The months ahead look positive for the beef industry, especially at the cow-calf level, according to a global outlook report from Rabo AgriFinance senior protein analyst Don Close.
Close, well-known market pundit within the beef business, provided his thoughts on the U.S. economy, and global beef markets this year and into 2021, at a webinar sponsored by the American Feed Industry Association. He said he expects to see cow liquidation in the U.S. continue into 2021, a number tied closely to how much drought expands. He estimates U.S. beef production for the year up 1% to 1.5%, due to both cow liquidation and a backlog of feeder calves, that he puts at around a million, outside of feed-yards.
"The lion's share of that million head outside of feed-yards is still trying to work through," he said. "Because of that I think we will still see very large placements through the first quarter of 2021, and into the second quarter."
He added average carcass weights are up 26 pounds, compared to a year ago, and that many analysts think the rally in corn prices will quickly normalize carcass weights. Close, however, doesn't believe the result will be quite so stark or fast.
"Given the foundation we have in genetics, plus a 2-billion-bushel carryover of corn, we are not in a situation where availability of feed is going to be a problem. It's our expectation on beef production through 2021, that we'll see a 1.5% increase the first part of the year, a lot of that increase and the impact from it having been worked through by the time we get to the second half of 2021.
"By then, we think tighter supplies from increased cow slaughter in both 2019 and 2020 will reduce availability of cattle on feed. We'll likely then see a stronger market in the second half of 2021."
A key area for the beef industry will continue to be export markets, where Close noted the National Cattlemen's Beef Association (NCBA) at its summer meeting set a very aggressive goal of reaching 17% on exports. This year and next he expects beef exports at the 11% to 12% range.
"Long term we are on a growth curve. With quality of product, trade agreements and whatever becomes of the U.S.-China Phase One Agreement, we are in a good spot for continued export growth."
Close noted that as sustainability continues to be emphasized, the U.S. is in the enviable position of representing 20% of global beef production, with just 8% to 10% of global cattle numbers. He said the U.S. is "hands down the most efficient beef producer in the world right now".
BEEF NEWS FROM OUTSIDE THE U.S.
Reporting on several key countries with regards to beef production, Close noted the following:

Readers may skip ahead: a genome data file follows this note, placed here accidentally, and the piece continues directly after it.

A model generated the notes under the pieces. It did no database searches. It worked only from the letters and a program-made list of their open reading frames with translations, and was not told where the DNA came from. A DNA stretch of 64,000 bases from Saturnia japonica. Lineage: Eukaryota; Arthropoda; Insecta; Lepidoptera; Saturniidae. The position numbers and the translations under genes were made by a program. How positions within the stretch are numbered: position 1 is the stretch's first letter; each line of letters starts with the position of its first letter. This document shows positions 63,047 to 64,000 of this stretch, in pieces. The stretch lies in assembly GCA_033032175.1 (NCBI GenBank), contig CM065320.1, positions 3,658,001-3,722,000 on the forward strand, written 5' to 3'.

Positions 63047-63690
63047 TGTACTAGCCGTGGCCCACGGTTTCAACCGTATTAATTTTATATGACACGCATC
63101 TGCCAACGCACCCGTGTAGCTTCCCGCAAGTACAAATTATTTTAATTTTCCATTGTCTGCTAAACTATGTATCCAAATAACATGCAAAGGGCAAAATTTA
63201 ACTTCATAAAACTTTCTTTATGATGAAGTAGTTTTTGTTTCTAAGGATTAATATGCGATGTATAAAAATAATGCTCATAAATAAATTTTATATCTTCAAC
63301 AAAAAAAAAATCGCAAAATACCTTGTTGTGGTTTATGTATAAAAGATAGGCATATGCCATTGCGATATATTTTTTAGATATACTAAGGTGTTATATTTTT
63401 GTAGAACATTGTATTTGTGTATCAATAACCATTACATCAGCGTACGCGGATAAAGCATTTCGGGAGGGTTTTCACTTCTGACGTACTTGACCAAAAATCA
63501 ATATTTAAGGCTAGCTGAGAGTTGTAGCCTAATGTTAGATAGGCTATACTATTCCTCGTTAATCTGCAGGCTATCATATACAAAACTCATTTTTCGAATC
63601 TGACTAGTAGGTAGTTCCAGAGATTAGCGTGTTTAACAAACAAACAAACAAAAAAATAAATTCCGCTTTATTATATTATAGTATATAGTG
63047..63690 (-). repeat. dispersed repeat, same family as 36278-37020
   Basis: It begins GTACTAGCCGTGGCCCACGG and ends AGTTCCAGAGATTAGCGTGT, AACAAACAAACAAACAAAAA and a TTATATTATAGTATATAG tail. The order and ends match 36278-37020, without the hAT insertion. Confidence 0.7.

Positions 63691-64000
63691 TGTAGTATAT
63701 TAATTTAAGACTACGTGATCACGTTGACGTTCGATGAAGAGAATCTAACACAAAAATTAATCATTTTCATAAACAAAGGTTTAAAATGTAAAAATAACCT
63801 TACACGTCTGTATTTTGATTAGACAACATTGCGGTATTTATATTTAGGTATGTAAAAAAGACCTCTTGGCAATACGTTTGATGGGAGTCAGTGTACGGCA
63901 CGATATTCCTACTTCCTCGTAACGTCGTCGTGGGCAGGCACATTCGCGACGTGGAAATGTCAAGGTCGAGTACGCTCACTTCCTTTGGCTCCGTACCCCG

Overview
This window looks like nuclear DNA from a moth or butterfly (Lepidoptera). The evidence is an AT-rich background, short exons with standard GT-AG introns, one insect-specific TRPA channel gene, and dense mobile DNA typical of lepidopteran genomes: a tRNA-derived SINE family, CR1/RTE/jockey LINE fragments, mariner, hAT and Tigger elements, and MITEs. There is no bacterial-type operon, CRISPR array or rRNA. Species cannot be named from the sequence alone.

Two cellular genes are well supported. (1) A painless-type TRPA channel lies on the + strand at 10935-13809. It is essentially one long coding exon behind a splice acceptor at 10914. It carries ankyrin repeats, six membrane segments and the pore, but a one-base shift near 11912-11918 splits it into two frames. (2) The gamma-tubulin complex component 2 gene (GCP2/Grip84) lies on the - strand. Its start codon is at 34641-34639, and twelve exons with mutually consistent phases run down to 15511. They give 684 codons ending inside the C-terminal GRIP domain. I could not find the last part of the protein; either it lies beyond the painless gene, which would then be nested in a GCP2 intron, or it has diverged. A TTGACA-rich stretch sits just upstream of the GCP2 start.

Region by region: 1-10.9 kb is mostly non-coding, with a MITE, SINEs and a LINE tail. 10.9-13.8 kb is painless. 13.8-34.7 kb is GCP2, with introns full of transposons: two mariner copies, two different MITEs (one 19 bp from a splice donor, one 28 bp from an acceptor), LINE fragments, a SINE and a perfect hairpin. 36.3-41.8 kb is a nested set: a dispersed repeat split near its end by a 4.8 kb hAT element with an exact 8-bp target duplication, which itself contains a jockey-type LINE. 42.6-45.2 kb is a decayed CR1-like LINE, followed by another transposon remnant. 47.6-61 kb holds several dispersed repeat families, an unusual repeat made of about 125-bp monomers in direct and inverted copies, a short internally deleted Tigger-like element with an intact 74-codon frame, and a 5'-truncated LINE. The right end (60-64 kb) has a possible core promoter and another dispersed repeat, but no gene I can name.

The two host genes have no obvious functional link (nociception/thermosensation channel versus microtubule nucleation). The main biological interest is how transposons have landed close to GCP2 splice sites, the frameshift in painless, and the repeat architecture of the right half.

CANADA. The cow herd continues to contract, but total number of cattle on feed are steady to higher. Western feed-yards in Alberta have reopened. There is increased dependence on U.S. feeders to keep pens full. The weakness of the U.S. dollar has made the purchase of our feeders even more attractive.
MEXICO. Incredibly hard-hit from COVID-19, the country is in the middle of a tough economic downturn with trade volumes off substantially. Shipments of feeder cattle year-to-date are up, and percentage of heifers in that export number is thought to be above historical norms, which may indicate some serious herd liquidation.
BRAZIL. Beef consumption and production are off as much as 10% for the year here. Exports have kept their market afloat; they are a huge supplier to China. The country devalued its currency to keep an aggressive pace with exports, but how much they can depreciate their currency before it becomes too damaging to the economy to continue is unclear.
AUSTRALIA. Cattle slaughter year-to-date is off about 31%. The rains have finally started here, and producers are in a mirror-image of the U.S. market back in 2014. Massive declines in steer numbers going to market; even bigger reductions in females. Currently it's not unusual to hear of cow-calf pairs bringing $4,000 in their current market.
NEW ZEALAND. This country has gone all-out on the sustainability front, and they are trying to build a brand off of the pristine waters, clear blue skies, year round green grass image. Producers who don't meet sustainability regulations are seeing high taxation levels.
CHINA. Reports of huge expansion and swift recovery from African Swine Fever (ASF) are likely overestimated, perhaps by as much as 80%. They are determined to be self-determinative in pork and poultry, not beef. With the growth of their overall economy, and their adaptation of Western-type diets, this is a bright spot for global beef trade in the future.
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